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A novel second-stage surgical strategy for severely obese patient with pancreatic neuroendocrine tumor: a case report
Surgical Case Reports volume 8, Article number: 125 (2022)
Severely obese patients can have other diseases requiring surgical treatment. In such patients, bariatric surgeries are considered a precursor to operations targeting the original disease for the purpose of reducing severe perioperative complications. Pancreatic ectopic fat deposition increases pancreas volume (PV) and thickness, which can worsen insulin resistance and islet β cell function. To address this problem, we present a novel two-stage surgical strategy performed on a severely obese patient with pancreatic neuroendocrine tumor (PNET) consisting of laparoscopic sleeve gastrectomy (LSG) as a metabolic surgery followed by laparoscopic spleen-preserving distal pancreatectomy (LSPDP).
A 56-year-old man was referred to our hospital for further investigation of a pancreatic tumor. His initial body weight and body mass index (BMI) were 94.0 kg and 37.2 kg/m2, respectively. Contrast computed tomography revealed an enhanced tumor measuring 15 mm on the pancreatic body. The pancreas thickness and PV were 32 mm and 148 mL, respectively. An endoscopic ultrasonographic fine needle aspiration identified the tumor as PNET-G1. We first performed LSG, the patient’s body weight and BMI had decreased dramatically to 64.0 kg and 25.3 kg/m2 at 6 months after LSG. The pancreas thickness and PV had also decreased to 17 mm and 99 mL, respectively, with no tumor growth. Since LSG has been shown to reduce the perioperative risk factors of LSPDP, and to improve insulin resistance and recovery of islet β cell function, we performed LSPDP for PNET-G1 as a second-stage surgery. The postoperative course was unremarkable, and the patient was discharged on postoperative day 14 without symptomatic postoperative pancreatic fistula (POPF). He was followed without recurrence or type 2 diabetes (T2D) onset for 6 months after LSPDP.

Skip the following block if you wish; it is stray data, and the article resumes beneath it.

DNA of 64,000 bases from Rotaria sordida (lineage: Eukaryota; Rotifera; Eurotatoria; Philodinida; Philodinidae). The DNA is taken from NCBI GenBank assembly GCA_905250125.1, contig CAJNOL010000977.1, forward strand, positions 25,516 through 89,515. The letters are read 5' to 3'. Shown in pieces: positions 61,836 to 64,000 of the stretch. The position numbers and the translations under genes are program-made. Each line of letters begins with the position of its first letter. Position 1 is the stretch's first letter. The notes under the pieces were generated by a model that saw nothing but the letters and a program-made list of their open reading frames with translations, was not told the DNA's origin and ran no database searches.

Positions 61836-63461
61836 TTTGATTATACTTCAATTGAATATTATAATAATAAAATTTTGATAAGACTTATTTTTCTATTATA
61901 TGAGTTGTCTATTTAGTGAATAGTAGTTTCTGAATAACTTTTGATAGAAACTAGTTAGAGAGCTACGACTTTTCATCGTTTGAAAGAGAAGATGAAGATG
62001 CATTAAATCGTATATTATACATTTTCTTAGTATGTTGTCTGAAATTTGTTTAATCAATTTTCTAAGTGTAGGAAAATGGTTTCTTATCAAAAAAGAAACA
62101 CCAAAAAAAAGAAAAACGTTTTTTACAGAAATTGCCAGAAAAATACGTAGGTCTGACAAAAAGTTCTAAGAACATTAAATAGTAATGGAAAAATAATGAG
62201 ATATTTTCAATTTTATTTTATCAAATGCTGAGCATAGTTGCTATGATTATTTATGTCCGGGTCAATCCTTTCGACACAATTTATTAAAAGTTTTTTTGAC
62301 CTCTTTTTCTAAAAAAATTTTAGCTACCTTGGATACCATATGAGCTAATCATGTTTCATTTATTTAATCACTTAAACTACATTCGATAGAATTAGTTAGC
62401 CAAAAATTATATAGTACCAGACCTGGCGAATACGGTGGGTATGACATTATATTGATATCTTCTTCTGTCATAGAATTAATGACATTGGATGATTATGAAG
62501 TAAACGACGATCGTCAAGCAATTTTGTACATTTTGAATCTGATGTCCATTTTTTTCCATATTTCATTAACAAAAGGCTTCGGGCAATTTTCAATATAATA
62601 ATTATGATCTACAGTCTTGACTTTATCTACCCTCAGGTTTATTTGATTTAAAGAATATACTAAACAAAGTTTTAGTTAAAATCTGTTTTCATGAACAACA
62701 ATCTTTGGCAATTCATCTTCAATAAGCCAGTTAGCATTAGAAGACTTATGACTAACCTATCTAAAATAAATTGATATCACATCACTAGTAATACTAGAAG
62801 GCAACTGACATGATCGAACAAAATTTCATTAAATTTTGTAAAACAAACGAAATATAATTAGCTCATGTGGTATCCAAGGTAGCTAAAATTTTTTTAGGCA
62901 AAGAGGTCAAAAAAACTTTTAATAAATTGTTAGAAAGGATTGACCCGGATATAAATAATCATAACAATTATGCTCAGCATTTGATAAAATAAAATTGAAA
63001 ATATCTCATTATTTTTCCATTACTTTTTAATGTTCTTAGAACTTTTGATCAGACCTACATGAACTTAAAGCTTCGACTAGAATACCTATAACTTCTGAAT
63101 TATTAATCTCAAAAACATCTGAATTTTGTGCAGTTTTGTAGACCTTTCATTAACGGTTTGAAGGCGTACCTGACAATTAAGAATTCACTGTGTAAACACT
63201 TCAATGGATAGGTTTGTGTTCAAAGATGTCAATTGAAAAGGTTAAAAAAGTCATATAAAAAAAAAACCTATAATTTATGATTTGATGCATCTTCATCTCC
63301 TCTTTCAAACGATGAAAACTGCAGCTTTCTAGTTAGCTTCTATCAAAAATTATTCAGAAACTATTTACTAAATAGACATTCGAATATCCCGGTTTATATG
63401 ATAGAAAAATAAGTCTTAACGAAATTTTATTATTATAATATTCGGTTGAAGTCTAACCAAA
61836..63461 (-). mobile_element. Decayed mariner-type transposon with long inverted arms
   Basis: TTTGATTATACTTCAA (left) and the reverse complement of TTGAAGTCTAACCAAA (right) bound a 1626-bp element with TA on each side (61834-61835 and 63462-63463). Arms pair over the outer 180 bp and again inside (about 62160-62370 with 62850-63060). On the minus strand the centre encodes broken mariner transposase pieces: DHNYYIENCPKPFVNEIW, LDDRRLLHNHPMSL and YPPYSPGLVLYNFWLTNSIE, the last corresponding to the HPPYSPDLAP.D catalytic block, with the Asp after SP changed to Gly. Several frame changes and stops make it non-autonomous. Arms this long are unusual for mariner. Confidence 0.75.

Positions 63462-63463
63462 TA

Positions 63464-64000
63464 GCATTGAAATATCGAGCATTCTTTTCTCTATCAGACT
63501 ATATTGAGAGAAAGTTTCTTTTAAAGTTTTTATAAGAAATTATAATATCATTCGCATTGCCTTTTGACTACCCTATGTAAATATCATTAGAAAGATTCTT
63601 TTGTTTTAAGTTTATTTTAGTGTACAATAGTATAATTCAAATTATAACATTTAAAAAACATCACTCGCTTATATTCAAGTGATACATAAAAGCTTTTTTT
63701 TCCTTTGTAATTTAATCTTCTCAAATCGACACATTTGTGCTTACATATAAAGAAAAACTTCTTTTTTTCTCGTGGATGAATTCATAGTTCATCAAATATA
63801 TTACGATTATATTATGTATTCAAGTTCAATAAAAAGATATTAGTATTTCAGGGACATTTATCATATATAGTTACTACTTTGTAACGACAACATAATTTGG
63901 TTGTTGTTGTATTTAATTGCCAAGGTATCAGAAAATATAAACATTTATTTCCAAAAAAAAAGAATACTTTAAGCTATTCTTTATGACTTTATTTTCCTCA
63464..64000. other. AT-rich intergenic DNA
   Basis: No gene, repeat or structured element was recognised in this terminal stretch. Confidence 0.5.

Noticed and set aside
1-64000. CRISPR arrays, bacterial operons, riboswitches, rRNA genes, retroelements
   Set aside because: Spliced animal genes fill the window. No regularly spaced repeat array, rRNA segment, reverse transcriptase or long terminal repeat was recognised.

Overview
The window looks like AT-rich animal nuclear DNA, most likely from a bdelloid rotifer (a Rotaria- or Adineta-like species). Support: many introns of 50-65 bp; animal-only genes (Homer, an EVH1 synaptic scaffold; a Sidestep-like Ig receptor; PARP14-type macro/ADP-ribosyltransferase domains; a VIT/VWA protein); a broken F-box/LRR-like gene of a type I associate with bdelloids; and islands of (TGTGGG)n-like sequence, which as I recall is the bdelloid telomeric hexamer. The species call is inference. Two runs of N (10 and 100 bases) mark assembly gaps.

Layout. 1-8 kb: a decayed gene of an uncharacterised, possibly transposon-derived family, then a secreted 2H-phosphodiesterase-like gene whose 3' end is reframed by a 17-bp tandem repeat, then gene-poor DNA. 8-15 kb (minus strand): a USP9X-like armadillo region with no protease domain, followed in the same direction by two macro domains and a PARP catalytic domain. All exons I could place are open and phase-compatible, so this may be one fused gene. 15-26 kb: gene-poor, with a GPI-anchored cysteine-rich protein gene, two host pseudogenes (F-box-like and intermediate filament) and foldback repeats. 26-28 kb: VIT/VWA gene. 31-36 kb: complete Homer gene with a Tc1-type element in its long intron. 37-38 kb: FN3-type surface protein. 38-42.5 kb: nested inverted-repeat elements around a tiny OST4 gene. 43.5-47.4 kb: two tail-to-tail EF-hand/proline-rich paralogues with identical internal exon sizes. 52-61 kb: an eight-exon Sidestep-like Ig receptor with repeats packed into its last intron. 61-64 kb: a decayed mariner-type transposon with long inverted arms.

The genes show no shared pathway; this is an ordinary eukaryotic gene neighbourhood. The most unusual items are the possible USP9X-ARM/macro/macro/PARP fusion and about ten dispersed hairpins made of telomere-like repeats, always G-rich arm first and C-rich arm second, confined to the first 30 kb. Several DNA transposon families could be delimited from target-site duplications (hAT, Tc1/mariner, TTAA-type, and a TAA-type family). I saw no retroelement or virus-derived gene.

We present a novel two-stage surgical strategy for a severely obese patient with PNET, consisting of LSG as a metabolic surgery for severe obesity, followed by LSPDP after confirmation of good weight loss and metabolic effects. LSG before pancreatectomy may have a potential to reduce pancreas thickness and recovery of islet β cell function in severely obese patients, thereby reducing the risk of clinically relevant POPF and post-pancreatectomy T2D onset.